12. barsiwek

    Hi adam…

    I’ve read all your previous posts explaining the Entity Systems (great read) but I’m still trying to put all the pieces together in my head and have a couple of questions.
    1. How do you model relations between entities? A car for example would consist of 4 wheel entities and one body entity. How can you represent the relation between the wheels and the body for the purpose of physic simulation for example?
    2. How would you use the entity system to represent say blocks in Tetris game? There are a bunch of different types of them and I would suppose that the small pieces that blocks are made of should be entities, but in this case what an actual block is?

  13. adam Post author

    Tetris blocks – the actual block could be one entity, and as soon as it is in place, you delete it and replace it with 4 smaller entities, one for each piece in the original block.

    It’s all just data – there’s no reason why a conceptual in-game-item has to *always* be represented by the same entity(s)…

  14. barsiwek

    Thanks! It looks like I’m still stuck in the OOP paradigm a bit.

    How about a car example? My best idea so far is to have a car with “Has 4 wheels component” that contains 4 entity IDs for wheels. I don’t like the idea of “Has 4 wheels component” because I need a new component for my imaginary 5 wheel car…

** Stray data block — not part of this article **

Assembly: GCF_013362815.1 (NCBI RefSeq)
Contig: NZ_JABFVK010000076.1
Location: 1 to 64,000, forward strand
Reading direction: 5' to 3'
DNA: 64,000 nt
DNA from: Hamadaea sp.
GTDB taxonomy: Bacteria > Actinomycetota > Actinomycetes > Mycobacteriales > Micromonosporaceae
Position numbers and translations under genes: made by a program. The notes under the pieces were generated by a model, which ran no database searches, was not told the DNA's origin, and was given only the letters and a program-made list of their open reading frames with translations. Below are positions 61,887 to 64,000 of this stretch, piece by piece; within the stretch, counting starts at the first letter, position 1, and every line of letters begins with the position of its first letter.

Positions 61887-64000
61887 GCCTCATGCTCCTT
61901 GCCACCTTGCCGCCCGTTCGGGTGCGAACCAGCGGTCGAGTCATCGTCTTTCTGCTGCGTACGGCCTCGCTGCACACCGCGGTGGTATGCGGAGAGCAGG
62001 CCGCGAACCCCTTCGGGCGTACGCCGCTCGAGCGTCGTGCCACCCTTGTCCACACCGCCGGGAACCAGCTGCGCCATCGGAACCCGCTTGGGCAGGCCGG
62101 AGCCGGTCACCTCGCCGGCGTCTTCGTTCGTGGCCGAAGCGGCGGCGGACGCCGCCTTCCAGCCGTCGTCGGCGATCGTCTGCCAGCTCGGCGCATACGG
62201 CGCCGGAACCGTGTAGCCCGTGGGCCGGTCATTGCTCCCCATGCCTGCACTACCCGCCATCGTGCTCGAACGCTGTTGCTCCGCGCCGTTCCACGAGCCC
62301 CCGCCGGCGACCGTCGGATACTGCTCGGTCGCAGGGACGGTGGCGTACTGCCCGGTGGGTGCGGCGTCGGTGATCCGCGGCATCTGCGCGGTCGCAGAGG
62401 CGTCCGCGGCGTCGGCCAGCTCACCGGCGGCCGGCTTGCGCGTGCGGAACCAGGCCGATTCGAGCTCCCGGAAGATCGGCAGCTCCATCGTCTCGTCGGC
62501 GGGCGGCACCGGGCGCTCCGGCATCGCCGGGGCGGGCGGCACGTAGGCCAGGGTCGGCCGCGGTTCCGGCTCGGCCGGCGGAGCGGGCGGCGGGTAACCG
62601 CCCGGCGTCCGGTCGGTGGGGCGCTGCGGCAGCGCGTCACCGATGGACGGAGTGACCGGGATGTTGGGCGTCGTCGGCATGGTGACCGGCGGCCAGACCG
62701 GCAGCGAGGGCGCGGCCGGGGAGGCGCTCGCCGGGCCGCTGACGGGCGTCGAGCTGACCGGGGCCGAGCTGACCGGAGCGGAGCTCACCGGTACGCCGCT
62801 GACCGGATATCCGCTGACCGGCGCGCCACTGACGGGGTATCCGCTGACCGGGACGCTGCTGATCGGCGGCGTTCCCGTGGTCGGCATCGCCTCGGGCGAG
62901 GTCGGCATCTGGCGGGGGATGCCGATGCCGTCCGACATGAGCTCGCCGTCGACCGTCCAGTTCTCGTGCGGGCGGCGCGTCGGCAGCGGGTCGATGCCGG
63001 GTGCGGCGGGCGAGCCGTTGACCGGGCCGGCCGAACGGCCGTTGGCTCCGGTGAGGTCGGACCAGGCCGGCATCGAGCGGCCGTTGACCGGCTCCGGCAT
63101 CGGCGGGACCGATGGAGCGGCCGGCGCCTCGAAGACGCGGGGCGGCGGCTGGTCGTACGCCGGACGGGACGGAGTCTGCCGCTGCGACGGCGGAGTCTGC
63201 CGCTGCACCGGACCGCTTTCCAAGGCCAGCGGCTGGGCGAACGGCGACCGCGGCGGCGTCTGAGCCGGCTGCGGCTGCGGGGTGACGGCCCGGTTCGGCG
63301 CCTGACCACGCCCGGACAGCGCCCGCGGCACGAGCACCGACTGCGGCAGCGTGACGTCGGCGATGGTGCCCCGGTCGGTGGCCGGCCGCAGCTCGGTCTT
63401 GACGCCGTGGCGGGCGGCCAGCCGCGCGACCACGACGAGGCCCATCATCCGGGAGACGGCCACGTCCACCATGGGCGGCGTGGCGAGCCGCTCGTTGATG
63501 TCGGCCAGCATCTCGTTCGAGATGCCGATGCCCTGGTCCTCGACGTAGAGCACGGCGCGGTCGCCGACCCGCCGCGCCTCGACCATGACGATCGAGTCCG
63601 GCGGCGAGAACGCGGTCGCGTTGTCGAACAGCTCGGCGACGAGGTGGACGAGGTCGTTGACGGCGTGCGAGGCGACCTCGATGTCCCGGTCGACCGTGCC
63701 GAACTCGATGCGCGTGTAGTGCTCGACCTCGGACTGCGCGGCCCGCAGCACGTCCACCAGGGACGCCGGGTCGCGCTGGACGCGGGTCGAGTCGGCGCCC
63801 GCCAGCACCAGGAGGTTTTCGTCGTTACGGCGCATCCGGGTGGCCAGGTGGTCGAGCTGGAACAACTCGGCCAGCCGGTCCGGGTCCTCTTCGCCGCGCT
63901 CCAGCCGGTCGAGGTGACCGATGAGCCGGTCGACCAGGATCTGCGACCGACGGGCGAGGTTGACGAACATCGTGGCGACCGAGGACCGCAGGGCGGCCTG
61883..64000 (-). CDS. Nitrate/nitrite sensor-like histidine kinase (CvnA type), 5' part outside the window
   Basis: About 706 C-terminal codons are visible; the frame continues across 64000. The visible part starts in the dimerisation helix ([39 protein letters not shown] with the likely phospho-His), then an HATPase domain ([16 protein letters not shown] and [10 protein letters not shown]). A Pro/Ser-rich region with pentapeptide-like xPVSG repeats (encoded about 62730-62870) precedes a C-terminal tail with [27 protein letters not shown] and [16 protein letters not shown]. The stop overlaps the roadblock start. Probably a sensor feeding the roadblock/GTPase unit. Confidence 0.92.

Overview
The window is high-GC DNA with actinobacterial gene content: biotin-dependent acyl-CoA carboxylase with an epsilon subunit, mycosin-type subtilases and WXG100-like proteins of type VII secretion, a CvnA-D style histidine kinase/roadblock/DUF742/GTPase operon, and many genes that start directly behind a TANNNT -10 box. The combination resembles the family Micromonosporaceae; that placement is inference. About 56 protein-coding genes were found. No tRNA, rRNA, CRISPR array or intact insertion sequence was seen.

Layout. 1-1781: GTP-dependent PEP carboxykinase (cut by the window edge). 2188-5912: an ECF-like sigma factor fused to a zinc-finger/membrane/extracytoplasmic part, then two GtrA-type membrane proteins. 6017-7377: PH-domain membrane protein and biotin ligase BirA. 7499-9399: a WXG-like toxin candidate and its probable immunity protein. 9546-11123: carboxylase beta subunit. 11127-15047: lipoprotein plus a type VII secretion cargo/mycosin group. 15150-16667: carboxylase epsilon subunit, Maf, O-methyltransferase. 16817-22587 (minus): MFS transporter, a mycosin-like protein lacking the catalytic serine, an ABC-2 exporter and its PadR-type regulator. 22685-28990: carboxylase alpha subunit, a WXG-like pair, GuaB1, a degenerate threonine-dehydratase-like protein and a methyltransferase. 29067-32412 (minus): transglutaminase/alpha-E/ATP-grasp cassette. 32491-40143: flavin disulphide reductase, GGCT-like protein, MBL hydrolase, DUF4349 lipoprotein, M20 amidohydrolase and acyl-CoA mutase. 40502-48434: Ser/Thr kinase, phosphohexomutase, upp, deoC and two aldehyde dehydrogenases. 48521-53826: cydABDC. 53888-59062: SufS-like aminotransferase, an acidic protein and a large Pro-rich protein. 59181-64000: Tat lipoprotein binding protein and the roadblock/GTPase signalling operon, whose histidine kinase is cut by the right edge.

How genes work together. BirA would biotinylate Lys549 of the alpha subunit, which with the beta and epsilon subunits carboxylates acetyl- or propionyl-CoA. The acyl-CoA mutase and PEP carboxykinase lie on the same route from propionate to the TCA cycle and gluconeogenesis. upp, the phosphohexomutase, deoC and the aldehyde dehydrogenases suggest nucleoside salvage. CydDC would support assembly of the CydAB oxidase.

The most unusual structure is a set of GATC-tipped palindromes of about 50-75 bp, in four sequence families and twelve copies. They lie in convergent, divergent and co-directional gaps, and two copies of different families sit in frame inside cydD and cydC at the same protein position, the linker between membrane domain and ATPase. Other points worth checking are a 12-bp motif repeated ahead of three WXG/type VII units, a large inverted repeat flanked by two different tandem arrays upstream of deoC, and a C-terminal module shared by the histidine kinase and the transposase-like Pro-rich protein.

15. Adam

    Why do you need To store that “has a” relatiOnship?

    That’s a very weird thing to do; complicated paradigms like OOP force you to do so (it’s a feature – part of their encapsulation etc), but that doesn’t mean you have to do so now.

    In practice, you rarely care about relationships.

    With physics, the common approach is that you need to know which objects are connected to each other, which is fundamentally a tree structure, and ideally is something you’d keep out of the ES, because trees are pathologically bad for an ES (try putting a tree inside an SQL table, and you’ll see the same problems).

    I’ve not been following physics engine best practice recently, so I don’t know what workarounds there are, but the ideal thing would be a phys engine that uses some flatter strucutre (in which case include it in your ES), or … Keep the physics data in the physics system, a parallel data dlstructure (which brings it’s own risks, but is possibly the easiest starting point)